Crypto banking giant Silvergate is no more following NYSE delisting

Silvergate Capital, the parent company to what was once the single largest crypto banking partner, Silvergate Bank, has finally been delisted from the New York Stock Exchange (NYSE) and begun the liquidation process.

California-based Silvergate first IPOed on the NYSE in June 2019 for $12/share, rocketing to an all-time high of almost $240/share in November 2021. Today, a share of Silvergate Capital Corp trades for less than $1 on OTC Markets. The delisting was confirmed on May 11, 2023, with over 200 employees being let go and all assets set to be liquidated by November.

Deposits and funds from FTX that were stored at Silvergate were seized in January of this year, and with losses mounting from fleeing depositors, Silvergate CEO Alan Lane decided to voluntarily wind up the bank.

Desperate attempts to save Silvergate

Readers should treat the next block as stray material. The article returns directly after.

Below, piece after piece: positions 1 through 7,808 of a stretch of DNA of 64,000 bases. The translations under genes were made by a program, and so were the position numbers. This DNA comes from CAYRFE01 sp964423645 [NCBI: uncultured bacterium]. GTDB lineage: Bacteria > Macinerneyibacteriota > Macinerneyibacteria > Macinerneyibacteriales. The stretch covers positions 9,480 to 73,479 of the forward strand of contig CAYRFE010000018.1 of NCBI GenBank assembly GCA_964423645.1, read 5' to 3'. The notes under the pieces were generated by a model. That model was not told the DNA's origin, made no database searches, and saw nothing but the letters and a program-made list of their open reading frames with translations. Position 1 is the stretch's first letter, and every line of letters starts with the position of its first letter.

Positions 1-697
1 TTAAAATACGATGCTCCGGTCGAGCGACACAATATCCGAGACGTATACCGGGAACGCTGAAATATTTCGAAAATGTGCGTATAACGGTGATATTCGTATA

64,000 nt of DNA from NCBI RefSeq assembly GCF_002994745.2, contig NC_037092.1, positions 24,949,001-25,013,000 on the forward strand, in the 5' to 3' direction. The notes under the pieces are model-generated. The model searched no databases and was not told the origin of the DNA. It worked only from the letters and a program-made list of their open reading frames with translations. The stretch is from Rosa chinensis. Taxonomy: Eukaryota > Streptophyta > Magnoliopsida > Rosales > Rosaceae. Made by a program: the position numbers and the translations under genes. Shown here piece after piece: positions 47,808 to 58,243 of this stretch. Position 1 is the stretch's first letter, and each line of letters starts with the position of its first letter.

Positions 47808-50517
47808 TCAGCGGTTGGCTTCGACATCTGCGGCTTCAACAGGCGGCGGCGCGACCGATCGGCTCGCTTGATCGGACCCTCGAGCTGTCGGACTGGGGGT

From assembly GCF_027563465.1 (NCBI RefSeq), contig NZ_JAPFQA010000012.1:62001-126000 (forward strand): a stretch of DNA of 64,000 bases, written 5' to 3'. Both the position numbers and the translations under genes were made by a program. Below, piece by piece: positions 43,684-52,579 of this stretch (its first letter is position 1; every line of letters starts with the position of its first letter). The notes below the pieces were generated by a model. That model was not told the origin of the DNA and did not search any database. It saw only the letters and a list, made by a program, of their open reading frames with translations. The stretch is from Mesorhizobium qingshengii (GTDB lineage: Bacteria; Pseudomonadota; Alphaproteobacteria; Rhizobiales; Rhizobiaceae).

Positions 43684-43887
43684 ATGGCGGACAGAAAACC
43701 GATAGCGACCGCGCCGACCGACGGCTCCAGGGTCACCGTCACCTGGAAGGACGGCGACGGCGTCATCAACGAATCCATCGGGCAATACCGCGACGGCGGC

Before the closure of the go-to crypto bank, numerous attempts were made to salvage it: Brendan Blumer — an EOS and Block.One co-founder — dumped tens of millions of dollars into the bank, buying almost 10% of total ownership late last year. Citadel and Cathie Wood’s ARK Invest also purchased millions of dollars worth of shares, and millions in advances from the Federal Home Loan Banks (FHLB) were taken out by Silvergate.

None of the cash infusions were able to save the floundering financial institution.

Read more: Why is Silvergate Bank still listed on the NYSE?

The beginning of the end

The same day that Silvergate Capital announced its delisting from the NYSE, OTC Markets (where Silvergate shares are now traded) released an article about how disclosures will be key to the future of cryptocurrency — both calling out Washington and the SEC for failure to clarify “regulations and advance comprehensive legislation” and acknowledging that proper disclosures from individuals and companies in the crypto space are few and far between.

Silvergate’s disintegration seemingly set off a slew of regional bank failures on the West Coast, from Silicon Valley Bank to Signature Bank. Indeed, reverberations were still being felt at the beginning of May when First Republic was closed and taken over by the Federal Deposit Insurance Corporation.

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